Here is an excerpt from a report from Gloria Rubac from yesterday’s Summit on Wrongful Convictions:
Six of us with the Abolition Movement went to Austin today for the Summit on Wrongful Convictions sponsored by Texas Senator Rodney Ellis.
Today was an amazing day — meeting 9 exonerees, meeting the Dallas DA that has the courage to do the right thing, speaking with legislators who agree with us that DA’s that commit misconduct should go to jail. We met with Jeff Blackburn, attorney and founder of the Innocence Project of Texas who is working with the Dallas DA and has agreed to work with us to get help for Howard Guidry, an innocent man on death row.
Regina Guidry did an interview with German TV, in German, I assume, about Howard.
The few people not enjoying the day were Roe Wilson, Harris County DA who handles post conviction capital murder appeals. Also Rissie Owens, chair of the Board of Pardons and Paroles.
Sen John Whitmire made Roe Wilson look like she needed Pepto Bismol, according to Ester King. And Lee Greenwood took both of Rissie Owens hands in hers and spoke to her about her allowing the murder of her son, Joseph Nichols, a man who had killed no one. I hope that keeps Ms. Owens awake tonight and every other night. Looking into the eyes of a mother in pain whose child you have murdered couldn’t be easy if you have any sense of humanity. And we don’t know if she does or not.
We got a commitment from State Rep. Terri Hodge to attend the 9th Annual March to Stop Executions in Houston on October 25.
Perhaps the most notorious case of bad eyewitness ID came from James Waller, who was identified by a rape victim by his eyes and the sound of his voice. The rapist in that case was described as being 5-foot-8. Waller, who is 6-foot-4, spent 10 years in prison.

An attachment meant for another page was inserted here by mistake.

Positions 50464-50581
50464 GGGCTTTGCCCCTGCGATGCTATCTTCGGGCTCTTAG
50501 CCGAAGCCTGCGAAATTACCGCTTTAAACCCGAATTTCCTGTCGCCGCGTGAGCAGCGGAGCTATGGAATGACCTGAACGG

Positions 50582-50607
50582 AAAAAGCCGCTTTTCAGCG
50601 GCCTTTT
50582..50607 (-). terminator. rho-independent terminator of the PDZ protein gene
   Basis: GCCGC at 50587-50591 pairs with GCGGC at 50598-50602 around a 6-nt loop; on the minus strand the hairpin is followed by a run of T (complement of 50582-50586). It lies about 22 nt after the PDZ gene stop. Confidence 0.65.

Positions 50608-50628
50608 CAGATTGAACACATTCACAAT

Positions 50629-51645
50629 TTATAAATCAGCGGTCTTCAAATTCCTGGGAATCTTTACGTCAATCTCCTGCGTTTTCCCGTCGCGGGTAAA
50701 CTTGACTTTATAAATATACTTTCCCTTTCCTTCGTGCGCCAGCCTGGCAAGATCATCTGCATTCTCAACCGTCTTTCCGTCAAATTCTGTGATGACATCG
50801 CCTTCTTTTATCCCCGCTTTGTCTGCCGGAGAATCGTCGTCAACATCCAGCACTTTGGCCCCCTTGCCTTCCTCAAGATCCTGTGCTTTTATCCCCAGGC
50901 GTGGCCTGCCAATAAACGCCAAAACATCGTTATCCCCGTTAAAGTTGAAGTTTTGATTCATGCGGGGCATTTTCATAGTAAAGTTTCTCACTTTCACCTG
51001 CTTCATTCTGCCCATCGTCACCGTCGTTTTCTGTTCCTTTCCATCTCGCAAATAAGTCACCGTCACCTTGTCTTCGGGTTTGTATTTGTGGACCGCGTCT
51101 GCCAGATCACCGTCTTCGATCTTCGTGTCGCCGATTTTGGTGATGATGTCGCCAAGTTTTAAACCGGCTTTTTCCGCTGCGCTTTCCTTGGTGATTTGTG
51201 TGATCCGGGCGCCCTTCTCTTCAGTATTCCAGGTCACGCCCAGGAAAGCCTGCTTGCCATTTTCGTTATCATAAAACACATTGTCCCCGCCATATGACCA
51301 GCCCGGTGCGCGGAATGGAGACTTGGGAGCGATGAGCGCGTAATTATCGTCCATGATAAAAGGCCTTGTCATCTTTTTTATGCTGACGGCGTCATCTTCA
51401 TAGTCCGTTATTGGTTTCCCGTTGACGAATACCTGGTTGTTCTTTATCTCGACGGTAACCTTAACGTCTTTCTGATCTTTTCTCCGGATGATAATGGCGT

Among the more intriguing reforms mentioned was a crime lab oversight group that would have the same sort of authority health inspectors wield at restaurants. Judge Barbara Hervey of the Texas Court of Criminal Appeals referred to the idea as a pet project of hers, adding that Texas would be the first state in the nation to enact such a plan.
Along the same lines was the idea of regional crime and DNA labs operated independently of police departments, a topic broached by Houston Police Chief Harold Hurtt. That idea was also favored by state Court of Criminal Appeals Judge Cheryl Johnson, who acknowledged that crime labs run by police departments can present conflicts.
Reforms in Dallas County also drew praise. Under District Attorney Craig Watkins, Dallas has begun a program in which law students, supervised by the Innocence Project of Texas, are reviewing hundreds of requests by inmates for post-conviction DNA testing.
“It can be argued that Texas … may have one of the worst criminal justice systems in this country,” Watkins said. “We have to start where we have the most problems.”
Jeff Blackburn, the chief counsel for the Innocence Project of Texas, also suggested overhauling how the courts deal with writs filed by inmates. Blackburn pointed out that James Woodard, who was released last week, was labeled an abuser of the system after filing six writs and two requests for DNA testing.
But the event’s most powerful moments belonged to those who had been exonerated. Billy Smith talked about how he considered suicide once or twice a year during his 19-year prison stay for a rape he did not commit. Waller spoke of his wife, who was eight months pregnant, dying in a car accident on the way to one of his court hearings.
“I’m 52 years old and I have no kids,” Waller said. “Texas took that away from me.”
The applause was loudest when Giles tore up his sex offender registration card, something he had to carry for 15 years while he was on parole before getting exonerated. He ripped it up, he said, because he had a new card to carry: a voter registration card.
“You talk about being afraid, being scared, being locked up, going to jail,” Giles said. “That’s a nightmare that sometimes you never overcome.”